Security researchers are warning Android users not to install versions of Flappy Bird found in alternative app stores as they may contain malware that could lead to unwanted charges on their phone bills.
Flappy Bird is a mobile game that rose to popularity over the last few months but was suddenly removed from both the Apple App Store and Google Play last weekend. Since then, some Android users have turned to alternative app stores to install Flappy Bird clones that have the same name and icon and deliver the same game play.
The Flappy Bird clones, however, also install malware on users' devices, researchers say.
Trend Micro and Sophos, two security firms, said they have found multiple fake Flappy Bird games that ask users for more permissions than the real version of Flappy Bird did.
When the real version of Flappy Bird was available, it asked users permission for "network access" so that it could display ads, according to Sophos. The fake Flappy Bird games ask for all sorts of permissions, including the ability to send text messages, "draw over other apps," create Web bookmarks on its own, and more.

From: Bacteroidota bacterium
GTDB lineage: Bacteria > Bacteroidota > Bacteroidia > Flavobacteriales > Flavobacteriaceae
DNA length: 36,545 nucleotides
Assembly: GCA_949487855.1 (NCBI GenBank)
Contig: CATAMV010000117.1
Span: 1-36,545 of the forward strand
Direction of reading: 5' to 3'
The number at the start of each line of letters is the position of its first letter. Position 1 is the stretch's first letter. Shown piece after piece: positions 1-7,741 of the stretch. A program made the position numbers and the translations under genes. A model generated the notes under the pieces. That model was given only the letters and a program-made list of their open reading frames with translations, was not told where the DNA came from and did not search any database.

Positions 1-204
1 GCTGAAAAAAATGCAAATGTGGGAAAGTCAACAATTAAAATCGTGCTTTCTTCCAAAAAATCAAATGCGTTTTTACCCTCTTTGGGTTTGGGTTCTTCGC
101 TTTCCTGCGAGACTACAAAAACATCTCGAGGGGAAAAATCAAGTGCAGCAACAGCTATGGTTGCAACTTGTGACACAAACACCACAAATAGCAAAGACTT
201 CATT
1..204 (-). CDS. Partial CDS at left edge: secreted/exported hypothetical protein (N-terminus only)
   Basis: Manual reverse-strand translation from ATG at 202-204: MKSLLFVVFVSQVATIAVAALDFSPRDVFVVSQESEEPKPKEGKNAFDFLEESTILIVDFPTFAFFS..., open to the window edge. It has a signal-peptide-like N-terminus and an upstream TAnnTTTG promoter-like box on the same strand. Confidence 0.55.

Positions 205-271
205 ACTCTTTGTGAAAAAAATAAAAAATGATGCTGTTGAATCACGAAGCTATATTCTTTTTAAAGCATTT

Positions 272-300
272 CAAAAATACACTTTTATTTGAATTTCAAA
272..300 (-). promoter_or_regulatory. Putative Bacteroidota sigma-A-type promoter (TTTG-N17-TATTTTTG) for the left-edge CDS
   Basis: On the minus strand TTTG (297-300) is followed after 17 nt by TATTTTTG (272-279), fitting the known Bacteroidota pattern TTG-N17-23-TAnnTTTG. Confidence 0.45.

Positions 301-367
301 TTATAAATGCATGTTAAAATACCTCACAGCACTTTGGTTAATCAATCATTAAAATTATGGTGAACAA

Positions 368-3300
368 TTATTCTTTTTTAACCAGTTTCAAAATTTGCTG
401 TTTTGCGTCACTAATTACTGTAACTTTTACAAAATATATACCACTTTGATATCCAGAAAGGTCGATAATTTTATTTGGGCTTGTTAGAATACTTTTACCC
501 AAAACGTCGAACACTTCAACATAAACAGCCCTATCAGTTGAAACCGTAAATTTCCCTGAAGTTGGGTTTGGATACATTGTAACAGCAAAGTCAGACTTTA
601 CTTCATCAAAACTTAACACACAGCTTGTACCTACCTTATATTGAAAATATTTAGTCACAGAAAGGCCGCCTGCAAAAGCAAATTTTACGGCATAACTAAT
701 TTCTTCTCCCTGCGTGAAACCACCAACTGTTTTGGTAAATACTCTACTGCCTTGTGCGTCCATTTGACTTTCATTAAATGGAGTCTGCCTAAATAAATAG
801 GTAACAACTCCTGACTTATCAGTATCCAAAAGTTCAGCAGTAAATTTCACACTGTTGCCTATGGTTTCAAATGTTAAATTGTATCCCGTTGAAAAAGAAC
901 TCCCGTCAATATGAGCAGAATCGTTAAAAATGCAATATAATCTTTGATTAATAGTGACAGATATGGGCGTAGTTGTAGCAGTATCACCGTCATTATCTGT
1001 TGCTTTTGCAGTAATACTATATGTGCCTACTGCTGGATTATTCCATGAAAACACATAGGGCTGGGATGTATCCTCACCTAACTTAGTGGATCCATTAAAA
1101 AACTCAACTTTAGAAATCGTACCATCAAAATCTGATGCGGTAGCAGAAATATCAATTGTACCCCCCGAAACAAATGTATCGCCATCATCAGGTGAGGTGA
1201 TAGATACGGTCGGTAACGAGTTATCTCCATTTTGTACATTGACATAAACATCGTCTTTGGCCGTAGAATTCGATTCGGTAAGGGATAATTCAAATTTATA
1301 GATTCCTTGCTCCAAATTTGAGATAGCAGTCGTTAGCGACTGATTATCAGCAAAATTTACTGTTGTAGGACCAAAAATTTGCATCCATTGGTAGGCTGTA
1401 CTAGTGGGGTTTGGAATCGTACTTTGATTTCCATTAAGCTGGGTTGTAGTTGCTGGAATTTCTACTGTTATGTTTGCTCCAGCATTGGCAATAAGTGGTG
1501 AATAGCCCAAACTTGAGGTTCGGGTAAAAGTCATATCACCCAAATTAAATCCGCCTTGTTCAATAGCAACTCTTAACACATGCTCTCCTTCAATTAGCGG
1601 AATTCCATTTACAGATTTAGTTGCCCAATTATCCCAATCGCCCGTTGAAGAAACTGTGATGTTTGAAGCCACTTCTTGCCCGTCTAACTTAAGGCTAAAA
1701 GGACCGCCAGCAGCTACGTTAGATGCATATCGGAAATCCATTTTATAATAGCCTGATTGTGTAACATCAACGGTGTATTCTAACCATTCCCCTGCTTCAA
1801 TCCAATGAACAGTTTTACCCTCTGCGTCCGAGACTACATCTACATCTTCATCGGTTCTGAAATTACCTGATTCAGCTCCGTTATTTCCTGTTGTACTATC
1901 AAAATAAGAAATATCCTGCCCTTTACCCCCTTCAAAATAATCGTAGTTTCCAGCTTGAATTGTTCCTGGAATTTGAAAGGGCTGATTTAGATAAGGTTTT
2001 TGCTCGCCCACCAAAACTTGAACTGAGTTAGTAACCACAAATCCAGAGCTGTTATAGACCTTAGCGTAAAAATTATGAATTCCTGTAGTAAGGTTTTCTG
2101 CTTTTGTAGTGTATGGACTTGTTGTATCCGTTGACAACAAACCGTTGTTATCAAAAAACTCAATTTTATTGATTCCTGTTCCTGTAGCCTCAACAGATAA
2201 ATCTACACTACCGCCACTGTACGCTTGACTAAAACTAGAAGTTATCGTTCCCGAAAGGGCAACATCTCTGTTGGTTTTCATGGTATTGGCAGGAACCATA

Users who are eager to play Flappy Bird may give the fake apps these permissions without reviewing them, putting their device in harm's way.
One consequence is that the impostor games may covertly send text messages to so-called premium numbers that charge a user money beyond what a normal text message costs, increasing the user's next phone bill.
Additionally, fake versions of Flappy Bird may also send out users' phone numbers and Gmail addresses to spammers, according to Trend Micro
The best advice for users is to download apps and games only from the Google Play store, which means not downloading any games that claim to be Flappy Bird.